Calculatings Fees & Damages For Stolen Images

Posted on 3/8/2018 by Jonathan Appleby | Printable Version | Comments (2)

Trying to decide how much you should charge for your image can be a bit like asking “how long’s a piece of string?” At Copytrack we help photographers get paid for uses of their work. When using us a photographer receives around 360 EURO ($443) for each one of their images successfully licensed.

But how do we go about getting that figure? Copytrack are going to break down how we calculate the license fees and damages to ensure you are receiving the right amount for your work.

Keeping it easy

A key point to the Copytrack service is the easy-to-use nature of the portal. We want to reduce the work our users have to do, and therefore have introduced many automatic functions. We do this as well when it comes to pricing. Using just a few tick boxes based on the MFM table a calculated fee can be created.

How does the MFM work out calculations?

The MFM table covers all common types of use for image usage through different calculation modes. The fee is determined according by following:
    •    Type of use - medium in which the image is used

    •    Scope of use - size/format in which the image is reproduced
    •    Dissemination - edition, the print/produced quantity of the medium and/or, in the case of online media, the duration of the publication
    •    A distinction is made between editorial, advertising, and use for a commercial product.
    •    Aerial, panoramic and underwater shots: 100% surcharge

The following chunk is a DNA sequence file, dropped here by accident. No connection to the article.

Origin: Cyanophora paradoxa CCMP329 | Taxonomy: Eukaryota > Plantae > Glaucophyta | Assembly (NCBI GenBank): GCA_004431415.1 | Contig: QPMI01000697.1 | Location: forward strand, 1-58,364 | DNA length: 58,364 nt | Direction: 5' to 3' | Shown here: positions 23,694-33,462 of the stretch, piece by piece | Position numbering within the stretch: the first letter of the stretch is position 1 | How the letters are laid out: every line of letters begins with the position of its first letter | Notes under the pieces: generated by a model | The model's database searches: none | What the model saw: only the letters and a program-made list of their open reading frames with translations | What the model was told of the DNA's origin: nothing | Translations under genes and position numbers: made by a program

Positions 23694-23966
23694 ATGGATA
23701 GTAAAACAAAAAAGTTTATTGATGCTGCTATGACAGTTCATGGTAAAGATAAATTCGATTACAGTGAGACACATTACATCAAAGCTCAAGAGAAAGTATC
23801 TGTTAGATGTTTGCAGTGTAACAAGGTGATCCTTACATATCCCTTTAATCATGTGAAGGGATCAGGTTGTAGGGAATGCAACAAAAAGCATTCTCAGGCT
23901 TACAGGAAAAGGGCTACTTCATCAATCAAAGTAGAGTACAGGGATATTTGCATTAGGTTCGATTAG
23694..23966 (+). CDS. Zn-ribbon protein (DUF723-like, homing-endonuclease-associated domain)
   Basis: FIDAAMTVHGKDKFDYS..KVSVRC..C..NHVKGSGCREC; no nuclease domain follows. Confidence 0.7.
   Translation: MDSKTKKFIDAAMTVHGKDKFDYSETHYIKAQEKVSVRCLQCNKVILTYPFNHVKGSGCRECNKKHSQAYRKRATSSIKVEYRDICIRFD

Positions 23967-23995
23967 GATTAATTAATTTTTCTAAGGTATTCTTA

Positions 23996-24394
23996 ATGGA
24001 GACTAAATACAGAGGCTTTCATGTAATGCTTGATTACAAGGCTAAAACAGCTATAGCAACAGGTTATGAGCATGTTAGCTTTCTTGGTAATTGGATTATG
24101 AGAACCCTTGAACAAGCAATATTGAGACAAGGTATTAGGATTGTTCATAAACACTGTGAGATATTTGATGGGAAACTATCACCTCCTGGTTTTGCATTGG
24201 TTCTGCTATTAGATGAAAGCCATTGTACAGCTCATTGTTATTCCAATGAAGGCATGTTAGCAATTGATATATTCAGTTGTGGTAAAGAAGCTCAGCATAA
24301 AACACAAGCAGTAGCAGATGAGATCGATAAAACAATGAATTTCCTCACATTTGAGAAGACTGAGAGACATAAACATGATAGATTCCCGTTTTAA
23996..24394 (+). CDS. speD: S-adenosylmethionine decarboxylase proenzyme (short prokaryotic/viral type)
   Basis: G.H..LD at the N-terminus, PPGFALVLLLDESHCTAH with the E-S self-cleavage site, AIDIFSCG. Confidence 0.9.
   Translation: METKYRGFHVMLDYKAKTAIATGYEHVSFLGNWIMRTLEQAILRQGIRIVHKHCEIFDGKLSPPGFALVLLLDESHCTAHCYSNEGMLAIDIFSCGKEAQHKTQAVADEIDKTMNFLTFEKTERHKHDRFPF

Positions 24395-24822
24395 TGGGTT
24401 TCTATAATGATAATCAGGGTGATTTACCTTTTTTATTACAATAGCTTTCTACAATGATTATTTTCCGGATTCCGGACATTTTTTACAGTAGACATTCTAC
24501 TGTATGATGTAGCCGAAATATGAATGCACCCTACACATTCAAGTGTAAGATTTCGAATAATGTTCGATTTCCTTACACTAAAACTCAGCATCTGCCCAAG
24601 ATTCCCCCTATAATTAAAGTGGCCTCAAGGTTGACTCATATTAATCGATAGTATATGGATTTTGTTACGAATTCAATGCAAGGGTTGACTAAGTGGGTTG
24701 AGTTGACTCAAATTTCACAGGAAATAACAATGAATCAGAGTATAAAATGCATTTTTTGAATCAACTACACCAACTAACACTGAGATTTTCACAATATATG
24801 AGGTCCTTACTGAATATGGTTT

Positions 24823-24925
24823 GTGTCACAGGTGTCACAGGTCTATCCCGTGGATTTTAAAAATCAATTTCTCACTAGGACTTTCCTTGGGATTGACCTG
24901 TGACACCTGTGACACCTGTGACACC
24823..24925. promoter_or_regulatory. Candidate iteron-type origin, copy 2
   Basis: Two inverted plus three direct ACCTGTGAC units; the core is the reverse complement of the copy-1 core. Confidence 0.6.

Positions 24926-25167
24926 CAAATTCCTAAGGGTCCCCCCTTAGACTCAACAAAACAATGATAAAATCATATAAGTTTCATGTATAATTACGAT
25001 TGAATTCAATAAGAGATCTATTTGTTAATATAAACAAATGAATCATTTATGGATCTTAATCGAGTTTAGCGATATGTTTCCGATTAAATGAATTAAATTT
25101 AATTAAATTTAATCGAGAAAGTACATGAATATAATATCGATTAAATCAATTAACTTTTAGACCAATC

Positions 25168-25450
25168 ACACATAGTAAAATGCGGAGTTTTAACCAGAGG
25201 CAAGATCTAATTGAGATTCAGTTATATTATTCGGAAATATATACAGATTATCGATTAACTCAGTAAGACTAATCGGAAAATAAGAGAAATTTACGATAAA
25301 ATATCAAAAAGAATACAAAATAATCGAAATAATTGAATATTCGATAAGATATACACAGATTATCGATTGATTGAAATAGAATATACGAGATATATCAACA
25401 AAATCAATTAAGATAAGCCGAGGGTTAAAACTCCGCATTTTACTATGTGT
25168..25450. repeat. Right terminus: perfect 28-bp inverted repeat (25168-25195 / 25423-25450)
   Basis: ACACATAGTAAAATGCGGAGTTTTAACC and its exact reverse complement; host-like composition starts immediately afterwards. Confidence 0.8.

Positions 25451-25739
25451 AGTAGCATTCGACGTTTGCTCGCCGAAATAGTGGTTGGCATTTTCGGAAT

•    Photographs with photo models: 30% extra charge, from 6 models 100% extra charge

    •    Missed picture sources/copyright: 100% surcharge

Calculate manual fees

Copytrack also allow users to set their own fees. If you have your own set prices for your images that are lower than the MFM’s calculation you have to stick with your original pricing value. Just keep in mind, should you charge more than the MFM when creating your own fees we might ask you to provide evidence, such as proof previous sales, to check that your fee is reasonable. This case could go to court and when standing in front of the judge we need to ensure we can prove the money we are asking for is fair.

Differences between calculating post-license and infringement fees

There is a core difference between calculating damages and a post-license. At Copytrack we don’t want to go around making enemies but instead make new customers for our service users. So rather than point the finger of blame, in our first approach we offer the image users the chance to buy a license for the image they are using. This means no stressful legal action, but rather an amicable settlement, which allows the image user to continue using the image. In the first stage, the post-licensing, the license is based on the original price to buy the image. Should you not have an idea of how much you would sell your image for the MFM can be used as a template.

Calculating damages

When it comes to calculating damages it’s a whole new kettle of fish. Now the image user has either rejected or ignored our friendly offer. This is where we start to wave our legal finger. We’re now calculating damages. There are three different grounds that justify claiming damages:
    •    Compensation based on the profit the image user gained by the illegal use of the image